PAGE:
Canadian Journal of Gastroenterology and Hepatology

Canadian Journal of Gastroenterology and Hepatology / 2013 / Article

Original Article | Open Access

Volume 27 |Article ID 460958 | https://doi.org/10.1155/2013/460958

David L Sigalet, Dragan Kravarusic, Decker Butzner, Bolette Hartmann, Jens J Holst, Jon Meddings, "A Pilot Study Examining the Relationship among Crohn Disease Activity, Glucagon-Like Peptide-2 Signalling and Intestinal Function in Pediatric Patients", Canadian Journal of Gastroenterology and Hepatology, vol. 27, Article ID 460958, 6 pages, 2013. https://doi.org/10.1155/2013/460958

A Pilot Study Examining the Relationship among Crohn Disease Activity, Glucagon-Like Peptide-2 Signalling and Intestinal Function in Pediatric Patients

Received22 Oct 2012
Accepted02 Jun 2013

Abstract

BACKGROUND/OBJECTIVES: The relationship between the enteroendocrine hormone glucagon-like peptide 2 (GLP-2) and intestinal inflammation is unclear. GLP-2 promotes mucosal growth, decreases permeability and reduces inflammation in the intestine; physiological stimulation of GLP-2 release is triggered by nutrient contact. The authors hypothesized that ileal Crohn disease (CD) affects GLP-2 release.METHODS: With ethics board approval, pediatric patients hospitalized with CD were studied; controls were recruited from local schools. Inclusion criteria were endoscopy-confirmed CD (primarily of the small intestine) with a disease activity index >150. Fasting and post-prandial GLP-2 levels and quantitative urinary recovery of orally administered 3-O-methyl-glucose (active transport) and lactulose/mannitol (passive) were quantified during the acute and remission phases.RESULTS: Seven patients (mean [± SD] age 15.3±1.3 years) and 10 controls (10.3±1.6 years) were studied. In patients with active disease, fasting levels of GLP-2 remained stable but postprandial levels were reduced. Patients with active disease exhibited reduced glucose absorption and increased lactulose/mannitol recovery; all normalized with disease remission. The change in the lactulose/mannitol ratio was due to both reduced lactulose and increased mannitol absorption.CONCLUSIONS: These findings suggest that pediatric patients with acute ileal CD have decreased postprandial GLP-2 release, reduced glucose absorption and increased intestinal permeability. Healing of CD resulted in normalization of postprandial GLP-2 release and mucosal functioning (nutrient absorption and permeability), the latter due to an increase in mucosal surface area. These findings have implications for the use of GLP-2 and feeding strategies as a therapy in CD patients; further studies of the effects of inflammation and the GLP-2 axis are recommended.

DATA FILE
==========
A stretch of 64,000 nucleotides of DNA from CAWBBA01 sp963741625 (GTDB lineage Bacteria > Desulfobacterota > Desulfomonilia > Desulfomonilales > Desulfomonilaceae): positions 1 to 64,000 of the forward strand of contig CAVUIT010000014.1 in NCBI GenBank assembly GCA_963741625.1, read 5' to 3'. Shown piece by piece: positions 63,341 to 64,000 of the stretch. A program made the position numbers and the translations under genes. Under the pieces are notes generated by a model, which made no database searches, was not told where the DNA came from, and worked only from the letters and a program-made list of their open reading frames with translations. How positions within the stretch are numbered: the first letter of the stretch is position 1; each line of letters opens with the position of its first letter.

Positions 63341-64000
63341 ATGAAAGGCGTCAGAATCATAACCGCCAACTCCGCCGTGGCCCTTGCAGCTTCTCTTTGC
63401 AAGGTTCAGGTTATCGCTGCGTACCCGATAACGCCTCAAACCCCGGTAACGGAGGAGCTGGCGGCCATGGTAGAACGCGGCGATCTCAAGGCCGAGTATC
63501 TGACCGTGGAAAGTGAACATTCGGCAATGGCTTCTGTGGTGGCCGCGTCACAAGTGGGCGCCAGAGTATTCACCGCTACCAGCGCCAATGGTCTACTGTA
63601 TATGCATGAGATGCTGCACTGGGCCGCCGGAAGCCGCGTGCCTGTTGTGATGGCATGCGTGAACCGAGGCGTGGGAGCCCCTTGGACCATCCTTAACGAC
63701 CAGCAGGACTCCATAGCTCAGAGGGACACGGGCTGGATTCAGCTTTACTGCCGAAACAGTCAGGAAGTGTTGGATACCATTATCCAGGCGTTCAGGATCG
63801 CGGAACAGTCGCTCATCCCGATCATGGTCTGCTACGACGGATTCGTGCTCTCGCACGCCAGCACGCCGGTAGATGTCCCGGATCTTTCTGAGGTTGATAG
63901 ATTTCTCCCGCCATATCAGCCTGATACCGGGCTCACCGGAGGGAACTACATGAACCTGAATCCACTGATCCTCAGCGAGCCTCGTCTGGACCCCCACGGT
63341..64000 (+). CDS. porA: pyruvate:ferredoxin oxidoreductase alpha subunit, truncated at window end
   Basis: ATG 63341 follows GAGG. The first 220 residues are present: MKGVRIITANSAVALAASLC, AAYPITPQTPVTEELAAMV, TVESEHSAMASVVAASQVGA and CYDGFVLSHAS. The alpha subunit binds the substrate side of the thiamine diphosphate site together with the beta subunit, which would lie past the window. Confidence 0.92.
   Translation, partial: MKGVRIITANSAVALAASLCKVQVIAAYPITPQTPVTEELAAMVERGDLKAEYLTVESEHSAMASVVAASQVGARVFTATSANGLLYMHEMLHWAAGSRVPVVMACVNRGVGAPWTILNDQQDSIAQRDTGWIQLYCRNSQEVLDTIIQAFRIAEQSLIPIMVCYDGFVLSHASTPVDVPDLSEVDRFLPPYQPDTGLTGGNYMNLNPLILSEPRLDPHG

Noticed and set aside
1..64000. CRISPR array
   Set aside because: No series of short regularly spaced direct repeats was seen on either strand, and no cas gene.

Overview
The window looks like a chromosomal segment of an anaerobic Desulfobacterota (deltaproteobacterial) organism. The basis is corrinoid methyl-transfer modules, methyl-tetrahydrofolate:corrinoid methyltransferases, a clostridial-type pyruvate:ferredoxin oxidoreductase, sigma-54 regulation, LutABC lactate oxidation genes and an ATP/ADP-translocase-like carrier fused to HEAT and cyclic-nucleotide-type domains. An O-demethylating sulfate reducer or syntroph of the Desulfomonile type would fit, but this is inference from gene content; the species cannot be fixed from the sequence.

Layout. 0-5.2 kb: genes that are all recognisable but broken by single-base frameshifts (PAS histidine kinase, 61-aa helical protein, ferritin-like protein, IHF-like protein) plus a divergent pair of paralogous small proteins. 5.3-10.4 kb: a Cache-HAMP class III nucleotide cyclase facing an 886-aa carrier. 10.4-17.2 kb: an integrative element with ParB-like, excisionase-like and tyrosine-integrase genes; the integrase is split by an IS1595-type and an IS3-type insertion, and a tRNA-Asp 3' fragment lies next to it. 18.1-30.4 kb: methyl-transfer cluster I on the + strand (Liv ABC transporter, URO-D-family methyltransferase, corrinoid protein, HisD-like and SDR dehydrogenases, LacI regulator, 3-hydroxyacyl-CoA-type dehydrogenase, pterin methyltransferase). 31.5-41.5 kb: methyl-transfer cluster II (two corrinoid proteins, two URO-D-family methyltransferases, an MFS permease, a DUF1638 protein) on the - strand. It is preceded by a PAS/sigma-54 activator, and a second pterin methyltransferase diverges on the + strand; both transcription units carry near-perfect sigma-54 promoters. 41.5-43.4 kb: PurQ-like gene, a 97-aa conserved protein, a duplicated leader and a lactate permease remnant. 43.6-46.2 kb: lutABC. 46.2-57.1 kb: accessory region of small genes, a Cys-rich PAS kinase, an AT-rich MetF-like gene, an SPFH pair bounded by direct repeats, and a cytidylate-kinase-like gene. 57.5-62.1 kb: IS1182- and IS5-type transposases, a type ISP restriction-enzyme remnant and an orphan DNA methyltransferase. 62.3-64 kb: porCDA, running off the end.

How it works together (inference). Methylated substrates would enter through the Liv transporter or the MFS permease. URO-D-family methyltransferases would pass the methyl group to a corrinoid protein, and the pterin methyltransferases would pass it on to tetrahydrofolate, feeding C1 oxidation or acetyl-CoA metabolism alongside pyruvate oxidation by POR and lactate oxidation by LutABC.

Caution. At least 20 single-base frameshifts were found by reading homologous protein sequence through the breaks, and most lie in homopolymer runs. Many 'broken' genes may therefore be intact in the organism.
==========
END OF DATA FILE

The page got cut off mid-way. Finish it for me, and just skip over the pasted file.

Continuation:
Copyright © 2013 Hindawi Publishing Corporation. This is an open access article distributed under the Creative Commons Attribution License, which permits unrestricted use, distribution, and reproduction in any medium, provided the original work is properly cited.


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